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Peter Brimelow: Questions about gold market manipulation and missing M3 figures
By Peter Brimelow
Monday, August 7, 2006
NEW YORK -- On Wednesday I received Harry Schultz's latest Gold Charts R Us communication, (itself an object lesson about the alacrity with which some of the truly veteran newsletter writers (like Richard Russell) have adapted to the Internet.
Schultz's message was clear: "PS: If U don't buy gold today, go away & forget this mkt. Tuesday's close filled in the missing bits needed to give a trader's buy signal. I've never seen a day like it. Breakouts all over the place ... XAU in clear B/O...U can't win a jackpot unless u put a coin in the machine first."
This has to be seen as a significant statement by a very experienced market observer. I first wrote about Harry Schultz 30 years ago.
Gold and gold shares respectfully responded by going down for the rest of the week.
This of course did not deter Freemarket Gold & Money Report's James Turk, who wrestles in his latest piece with the Fed's very peculiar decision to stop reporting M3 (cast in even stranger light by, as I understand it, their having eliminated the M3 archives from their Web site). Turk for many years maintained a "Fear Index." which was a ratio of M3 and the U.S. gold price.
When last calculable, the chart of this was ominous. Turk not unreasonably comments: "Why does the Fed no longer want to report the total quantity of dollars in circulation? They know what's coming -- massive amounts of dollar creation to fund the worsening trade and federal government budget deficits."
But Turk goes onto assert that an implicit Fear Index he has constructed gives him the data to solve for the gold price, which equates to $900 per ounce ... even though the Fear Index has climbed a long way, it is still below levels reached at other key low points in the gold market, specifically, in 1971, 1976, 1982, and 1993. This low level means that gold is still way undervalued."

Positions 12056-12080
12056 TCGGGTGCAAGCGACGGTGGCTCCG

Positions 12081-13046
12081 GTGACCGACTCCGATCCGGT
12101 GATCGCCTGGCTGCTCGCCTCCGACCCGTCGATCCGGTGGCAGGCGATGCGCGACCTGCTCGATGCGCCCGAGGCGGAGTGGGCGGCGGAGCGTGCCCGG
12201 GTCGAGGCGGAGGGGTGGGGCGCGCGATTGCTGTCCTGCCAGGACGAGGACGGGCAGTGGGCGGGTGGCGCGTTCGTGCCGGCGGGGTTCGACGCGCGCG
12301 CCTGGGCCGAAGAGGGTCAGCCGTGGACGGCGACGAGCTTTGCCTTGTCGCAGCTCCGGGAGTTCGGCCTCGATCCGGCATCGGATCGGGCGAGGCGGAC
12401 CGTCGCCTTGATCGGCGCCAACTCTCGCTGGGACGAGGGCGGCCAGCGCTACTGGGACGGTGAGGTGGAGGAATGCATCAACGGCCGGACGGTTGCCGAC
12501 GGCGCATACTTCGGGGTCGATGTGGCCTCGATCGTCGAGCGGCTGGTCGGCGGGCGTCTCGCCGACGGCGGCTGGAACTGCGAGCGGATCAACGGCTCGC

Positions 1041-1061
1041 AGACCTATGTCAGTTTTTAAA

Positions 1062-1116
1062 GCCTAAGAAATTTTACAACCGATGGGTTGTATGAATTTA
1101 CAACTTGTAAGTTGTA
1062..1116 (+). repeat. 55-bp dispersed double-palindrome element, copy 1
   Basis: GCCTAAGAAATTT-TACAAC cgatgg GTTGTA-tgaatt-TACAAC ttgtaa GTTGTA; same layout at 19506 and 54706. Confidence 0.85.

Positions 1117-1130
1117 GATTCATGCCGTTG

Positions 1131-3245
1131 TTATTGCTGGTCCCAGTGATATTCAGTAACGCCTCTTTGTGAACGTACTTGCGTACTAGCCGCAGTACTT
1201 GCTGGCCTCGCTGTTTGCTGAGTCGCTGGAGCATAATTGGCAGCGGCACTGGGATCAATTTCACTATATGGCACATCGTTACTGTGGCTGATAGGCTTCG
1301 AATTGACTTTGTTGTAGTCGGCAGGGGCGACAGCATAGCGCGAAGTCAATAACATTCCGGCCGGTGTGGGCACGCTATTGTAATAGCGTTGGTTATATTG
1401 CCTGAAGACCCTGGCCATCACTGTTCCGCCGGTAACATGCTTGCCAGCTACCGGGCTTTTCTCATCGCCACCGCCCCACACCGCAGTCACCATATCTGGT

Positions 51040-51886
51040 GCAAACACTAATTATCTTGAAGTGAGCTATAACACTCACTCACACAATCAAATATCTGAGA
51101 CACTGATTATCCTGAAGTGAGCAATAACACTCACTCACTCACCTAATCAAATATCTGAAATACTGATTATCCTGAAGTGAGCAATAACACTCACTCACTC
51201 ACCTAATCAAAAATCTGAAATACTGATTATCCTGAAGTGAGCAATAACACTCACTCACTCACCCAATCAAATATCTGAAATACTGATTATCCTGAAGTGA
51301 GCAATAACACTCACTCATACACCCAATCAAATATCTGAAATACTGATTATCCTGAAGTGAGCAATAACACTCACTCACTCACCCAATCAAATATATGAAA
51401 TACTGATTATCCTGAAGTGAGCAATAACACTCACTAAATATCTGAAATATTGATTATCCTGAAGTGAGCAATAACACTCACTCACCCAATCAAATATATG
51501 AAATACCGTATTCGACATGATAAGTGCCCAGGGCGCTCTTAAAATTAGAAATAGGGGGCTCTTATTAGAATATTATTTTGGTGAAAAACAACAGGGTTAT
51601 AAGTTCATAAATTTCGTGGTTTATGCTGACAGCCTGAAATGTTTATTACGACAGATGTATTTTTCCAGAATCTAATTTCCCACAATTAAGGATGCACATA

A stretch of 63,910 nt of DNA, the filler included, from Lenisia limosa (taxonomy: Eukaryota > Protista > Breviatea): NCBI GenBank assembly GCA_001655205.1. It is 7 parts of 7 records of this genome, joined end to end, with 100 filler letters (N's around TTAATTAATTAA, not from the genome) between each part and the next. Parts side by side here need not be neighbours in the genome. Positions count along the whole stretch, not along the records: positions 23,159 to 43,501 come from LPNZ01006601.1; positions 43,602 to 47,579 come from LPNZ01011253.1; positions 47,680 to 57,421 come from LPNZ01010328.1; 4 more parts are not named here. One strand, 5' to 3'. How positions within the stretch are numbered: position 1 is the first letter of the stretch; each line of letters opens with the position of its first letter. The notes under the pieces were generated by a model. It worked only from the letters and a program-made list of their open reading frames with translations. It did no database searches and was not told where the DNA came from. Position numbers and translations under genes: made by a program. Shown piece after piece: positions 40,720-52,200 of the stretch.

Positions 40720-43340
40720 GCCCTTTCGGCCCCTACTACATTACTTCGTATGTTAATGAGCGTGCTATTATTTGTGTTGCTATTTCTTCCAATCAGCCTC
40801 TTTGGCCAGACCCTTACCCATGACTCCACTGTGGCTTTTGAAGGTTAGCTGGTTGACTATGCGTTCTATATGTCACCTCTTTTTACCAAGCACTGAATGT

For what gray hair is worth, there is much in the news that reminds me of 1979. To me $900 does not seem outlandish, especially when $875, the previous fleeting top, in 1980 dollars is converted to today's values, at least double the price at $1,750 an ounce.
Dennis Gartman, of the Institutionally-favored Gartman Letter, generally rubbishes these kinds of concerns. But nevertheless this past week Gartman increased his portfolio exposure to gold to about half, depending on how you calculate it. He also bought back a position in Suncor Energy Inc., about as pure a bearish Middle East bet other than gold that I can see.
Technicians, however, are less enthusiastic.
My old friend Martin Pring, whose work turns on very long-moving average systems, is upset by the sideways movement in some of these measures: "The Goldman Sachs Precious Metal Index has just experienced a marginal KST sell signal. ... This is important since KST sell signals have a high degree of probability of resulting in a multi-week correction ... the three previous once have only been exceeded once before (in 1999) during the 11-year history of this Index. This means that an above average (short-term) decline would be likely in the event that a more decisive KST sell signal is triggered."
The KST sell signal is a proprietary moving average measure.
None of this is very disturbing intellectually to LeMetropoleCafe's Bill Murphy, who equates gold's more sluggish performance recently with Henry Paulson's arrival at the Treasury from Goldman Sachs: "Paulson, is ... blatant about his manipulation of the gold price. This arrogant fellow couldn't care less about who sees what they are doing. Probably because he knows the cowardly wimps in the mainstream gold world won't utter a peep."
If this view is correct, of course, the Martin Pring system would be effectively co-opted.
Whether the Middle East can be co-opted is another question.